- It’s illegal to get within 500 yards of North Atlantic right whales anywhere in U.S. waters, though the whales are primarily found along the Atlantic coast.
- In Hawaii and Alaska, remain at least 100 yards from humpback whales.
- Alaska Viewing Guidelines
- New England/Mid-Atlantic Viewing Guidelines
- Viewing Marine Wildlife in Hawaii
- Southeast Viewing Guidelines (pdf, 3.2MB)
- West Coast Viewing Guidelines
Get Out of Their Way
Be prepared to get out of the animals’ way not just for their safety, but for yours as well. Be sure to look in all directions. If a whale approaches close, stop paddling and let the animal pass. If you need to move around, do it from behind the whale and avoid sudden changes in directions. “There’s the misconception that the whales will get out of the way of a boat if a boat gets near them,” Rosner said. She said whales may be too focused on their natural behaviors to know that a boat is there. “With kayakers, if they notice the kayakers are there, they can change behavior, leave the area, not continue foraging. Or the kayakers could be at serious risk. We’ve had examples of whales breaching or capsizing boats. It’s a huge human safety concern.”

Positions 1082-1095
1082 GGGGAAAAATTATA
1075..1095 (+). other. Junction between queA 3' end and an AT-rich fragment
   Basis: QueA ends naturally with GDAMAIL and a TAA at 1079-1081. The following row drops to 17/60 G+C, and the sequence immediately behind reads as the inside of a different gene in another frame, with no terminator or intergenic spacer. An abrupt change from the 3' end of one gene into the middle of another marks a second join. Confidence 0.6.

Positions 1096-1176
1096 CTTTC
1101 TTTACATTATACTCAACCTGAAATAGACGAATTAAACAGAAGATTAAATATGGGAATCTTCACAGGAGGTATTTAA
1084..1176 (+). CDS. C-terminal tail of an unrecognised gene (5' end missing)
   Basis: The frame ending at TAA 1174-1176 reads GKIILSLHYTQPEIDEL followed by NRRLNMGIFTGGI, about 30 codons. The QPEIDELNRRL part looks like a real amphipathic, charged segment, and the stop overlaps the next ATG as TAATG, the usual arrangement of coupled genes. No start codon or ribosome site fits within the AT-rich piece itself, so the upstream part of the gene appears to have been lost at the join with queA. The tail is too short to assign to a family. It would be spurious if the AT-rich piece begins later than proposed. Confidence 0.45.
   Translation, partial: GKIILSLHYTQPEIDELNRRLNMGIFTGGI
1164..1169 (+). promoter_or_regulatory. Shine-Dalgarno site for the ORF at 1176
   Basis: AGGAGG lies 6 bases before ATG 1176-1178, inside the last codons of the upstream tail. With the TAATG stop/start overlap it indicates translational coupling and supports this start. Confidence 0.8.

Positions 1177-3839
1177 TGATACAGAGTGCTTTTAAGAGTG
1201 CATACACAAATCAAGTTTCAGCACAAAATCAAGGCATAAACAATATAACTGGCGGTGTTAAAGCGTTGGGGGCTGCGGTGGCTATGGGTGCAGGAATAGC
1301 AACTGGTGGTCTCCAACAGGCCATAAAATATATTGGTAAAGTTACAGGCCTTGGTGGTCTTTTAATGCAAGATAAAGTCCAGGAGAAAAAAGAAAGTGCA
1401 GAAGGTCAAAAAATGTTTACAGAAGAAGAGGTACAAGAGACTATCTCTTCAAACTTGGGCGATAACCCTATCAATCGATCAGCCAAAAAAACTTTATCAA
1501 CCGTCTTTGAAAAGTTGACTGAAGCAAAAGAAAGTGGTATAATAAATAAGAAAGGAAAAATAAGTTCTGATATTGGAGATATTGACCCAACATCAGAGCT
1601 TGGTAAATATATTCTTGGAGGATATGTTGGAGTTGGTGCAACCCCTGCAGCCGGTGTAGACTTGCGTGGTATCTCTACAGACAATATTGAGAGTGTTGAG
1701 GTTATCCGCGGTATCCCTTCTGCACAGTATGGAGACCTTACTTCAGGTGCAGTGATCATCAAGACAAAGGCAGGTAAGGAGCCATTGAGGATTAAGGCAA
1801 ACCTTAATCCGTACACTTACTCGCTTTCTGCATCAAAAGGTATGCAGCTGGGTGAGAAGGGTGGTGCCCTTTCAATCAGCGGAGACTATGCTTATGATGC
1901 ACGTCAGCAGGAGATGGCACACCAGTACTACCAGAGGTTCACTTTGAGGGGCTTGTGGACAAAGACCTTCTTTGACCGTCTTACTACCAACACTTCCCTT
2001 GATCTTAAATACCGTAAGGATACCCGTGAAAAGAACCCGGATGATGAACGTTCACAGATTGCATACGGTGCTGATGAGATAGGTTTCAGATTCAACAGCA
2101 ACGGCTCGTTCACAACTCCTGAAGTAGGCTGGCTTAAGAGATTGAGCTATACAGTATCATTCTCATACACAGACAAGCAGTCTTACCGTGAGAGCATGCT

Don’t Chase Them
Don’t pursue the whales and don’t approach them head-on. Again, give them plenty of space and don’t ignore the rules just to get that perfect photo or video to share on Facebook. “I tell people, sit back relax and enjoy the show,” said Shedd with the Soundwatch program. “People are so elated and excited to see an orca whale in the wild. They’ve seen ‘Shamu.’ They’ve watched ‘Free Willy.’ They’re so pumped to see a whale. They want to get close. They want to get that postcard photo of the whale breaching with a sailboat and a mountain in the background on a sunny day in the Pacific Northwest.” Those photos already exist elsewhere, so instead, for the health of the animals, people should simply enjoy the experience.